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Vijay

Asparagus soup raw flavor

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I did recently asparagus soup for the children of a pre-school. I followed the recipe but after completion the raw flavor of asparagus soup is persisting. This may be my concoction also. But the same soup which I tasted hot in a fine dining restaurant didn't have this raw flavor.

 

After the completion of soup There is a transport of almost 1.5 hour and children take after another 2 hours. The teachers say they reheated and served to the children but their complaint is children didn't like it. So they told me remove from the menu . I am disappointed. 

 

Should I ask the teachers why the children didn't like? 

 

Is the reason for their dislike is because of the raw flavor of asparagus in the soup which I suspected initially when I made? 

 

Here is the recipe I followed. 

 

http://www.onceuponachef.com/recipes/asparagus-soup-with-lemon-and-parmesan.html

 

I have excluded onion, garlic and chicken broth from the recipe as we have a prohibition to use them in our cooking. Rest all the recipe remains the same. 


Edited by Vijay Last paragraph missing something (log)

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 I would say that if children in your country are like children in my country asparagus is not high on their list of favourite foods!   You might want to look at soups made with sweeter vegetables such as sweet potatoes, squash and carrots if you are feeding children. However it's fairly apparent that you follow a religious form of vegetarianism so I am not sure what vegetables would be allowed.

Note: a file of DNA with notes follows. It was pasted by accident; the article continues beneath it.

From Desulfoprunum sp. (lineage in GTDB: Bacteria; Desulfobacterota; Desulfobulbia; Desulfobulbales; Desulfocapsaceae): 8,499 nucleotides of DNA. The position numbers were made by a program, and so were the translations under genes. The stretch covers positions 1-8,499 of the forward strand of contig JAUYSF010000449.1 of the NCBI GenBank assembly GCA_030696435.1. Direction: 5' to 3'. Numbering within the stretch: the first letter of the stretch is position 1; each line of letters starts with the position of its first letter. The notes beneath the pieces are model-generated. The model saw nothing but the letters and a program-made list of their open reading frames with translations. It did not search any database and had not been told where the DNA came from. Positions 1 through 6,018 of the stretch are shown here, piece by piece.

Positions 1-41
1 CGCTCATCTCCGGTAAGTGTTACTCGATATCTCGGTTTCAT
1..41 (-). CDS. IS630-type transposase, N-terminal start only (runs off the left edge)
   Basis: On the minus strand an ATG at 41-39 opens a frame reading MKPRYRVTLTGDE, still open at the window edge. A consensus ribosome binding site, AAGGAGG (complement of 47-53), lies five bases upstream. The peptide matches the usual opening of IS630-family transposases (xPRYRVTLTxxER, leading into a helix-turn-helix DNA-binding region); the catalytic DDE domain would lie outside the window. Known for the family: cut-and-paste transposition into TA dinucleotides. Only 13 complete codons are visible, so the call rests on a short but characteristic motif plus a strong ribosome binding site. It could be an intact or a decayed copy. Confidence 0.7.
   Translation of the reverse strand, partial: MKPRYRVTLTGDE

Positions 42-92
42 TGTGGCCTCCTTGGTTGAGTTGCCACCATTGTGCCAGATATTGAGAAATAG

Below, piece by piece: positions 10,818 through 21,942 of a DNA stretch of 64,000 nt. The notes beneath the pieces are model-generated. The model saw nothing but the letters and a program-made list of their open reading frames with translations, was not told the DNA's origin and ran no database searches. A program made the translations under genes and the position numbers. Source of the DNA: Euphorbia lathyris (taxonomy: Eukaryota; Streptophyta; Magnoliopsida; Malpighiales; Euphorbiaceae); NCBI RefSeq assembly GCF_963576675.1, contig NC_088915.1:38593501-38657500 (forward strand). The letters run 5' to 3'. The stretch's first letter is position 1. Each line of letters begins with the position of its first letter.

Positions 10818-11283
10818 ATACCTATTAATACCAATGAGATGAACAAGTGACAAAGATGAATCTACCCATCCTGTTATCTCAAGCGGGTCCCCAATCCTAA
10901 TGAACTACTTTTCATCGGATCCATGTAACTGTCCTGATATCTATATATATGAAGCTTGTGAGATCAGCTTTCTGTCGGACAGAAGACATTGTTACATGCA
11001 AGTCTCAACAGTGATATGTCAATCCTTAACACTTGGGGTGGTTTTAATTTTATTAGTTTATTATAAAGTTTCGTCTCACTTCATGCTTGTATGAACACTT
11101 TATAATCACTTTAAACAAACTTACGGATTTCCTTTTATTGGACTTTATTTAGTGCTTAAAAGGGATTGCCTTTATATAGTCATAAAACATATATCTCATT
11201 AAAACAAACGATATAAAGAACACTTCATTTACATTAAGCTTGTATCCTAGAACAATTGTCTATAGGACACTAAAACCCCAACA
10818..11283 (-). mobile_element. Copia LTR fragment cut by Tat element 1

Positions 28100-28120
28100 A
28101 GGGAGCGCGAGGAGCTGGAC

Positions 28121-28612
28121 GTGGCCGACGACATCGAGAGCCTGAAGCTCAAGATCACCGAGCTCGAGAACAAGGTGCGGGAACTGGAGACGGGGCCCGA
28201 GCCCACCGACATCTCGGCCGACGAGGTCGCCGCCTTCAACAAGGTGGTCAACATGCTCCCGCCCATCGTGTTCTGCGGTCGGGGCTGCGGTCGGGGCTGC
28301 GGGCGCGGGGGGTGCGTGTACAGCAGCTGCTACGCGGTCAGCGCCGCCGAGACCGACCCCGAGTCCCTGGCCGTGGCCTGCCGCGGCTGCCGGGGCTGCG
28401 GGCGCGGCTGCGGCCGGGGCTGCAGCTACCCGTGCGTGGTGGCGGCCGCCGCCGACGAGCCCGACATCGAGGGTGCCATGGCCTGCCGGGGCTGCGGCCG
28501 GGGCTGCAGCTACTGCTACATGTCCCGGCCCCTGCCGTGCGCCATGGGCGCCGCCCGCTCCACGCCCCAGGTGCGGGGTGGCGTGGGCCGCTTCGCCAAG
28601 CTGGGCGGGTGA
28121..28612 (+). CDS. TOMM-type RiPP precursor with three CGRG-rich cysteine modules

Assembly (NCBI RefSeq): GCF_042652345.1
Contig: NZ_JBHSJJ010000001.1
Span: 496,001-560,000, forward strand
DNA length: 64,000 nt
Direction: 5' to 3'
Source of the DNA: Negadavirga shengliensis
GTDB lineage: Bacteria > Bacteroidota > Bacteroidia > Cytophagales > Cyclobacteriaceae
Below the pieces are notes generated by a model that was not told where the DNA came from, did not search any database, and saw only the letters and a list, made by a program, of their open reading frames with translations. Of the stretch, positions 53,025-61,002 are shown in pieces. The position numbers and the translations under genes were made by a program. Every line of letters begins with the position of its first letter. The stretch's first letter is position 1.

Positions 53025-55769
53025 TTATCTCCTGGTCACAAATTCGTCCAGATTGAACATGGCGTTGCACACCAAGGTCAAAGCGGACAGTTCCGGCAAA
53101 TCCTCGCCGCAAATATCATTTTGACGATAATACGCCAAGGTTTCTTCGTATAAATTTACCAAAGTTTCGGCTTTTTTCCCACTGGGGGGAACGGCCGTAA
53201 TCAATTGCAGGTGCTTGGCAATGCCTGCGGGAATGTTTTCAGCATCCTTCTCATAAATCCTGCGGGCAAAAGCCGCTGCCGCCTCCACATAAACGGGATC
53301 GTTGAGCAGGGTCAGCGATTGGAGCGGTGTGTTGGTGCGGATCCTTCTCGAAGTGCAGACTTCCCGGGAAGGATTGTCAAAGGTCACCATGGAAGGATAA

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Please correct me Anna if I am wrong. So do you mean to say cream of asparagus is not a choice of children? But when I tasted this soup in our commercial restaurant unit it was awesome (may be for me). The raw flavor was not dominant. I thought to propose it to the school. 

 

Earlier I used to send cream of corn, cream of tomato. For three to four months they didn't object but recently I was told to completely stop sending soups. I feel the teachers at school not following the proper serving method. 

 

Apart from this,

 

could you direct me is there any forum here which explicitly discusses on "transportation of food and food packaging". 

 

I have every day requirement to transport prasadam (food offered to lord) across twenty to thirty kilometers of the city.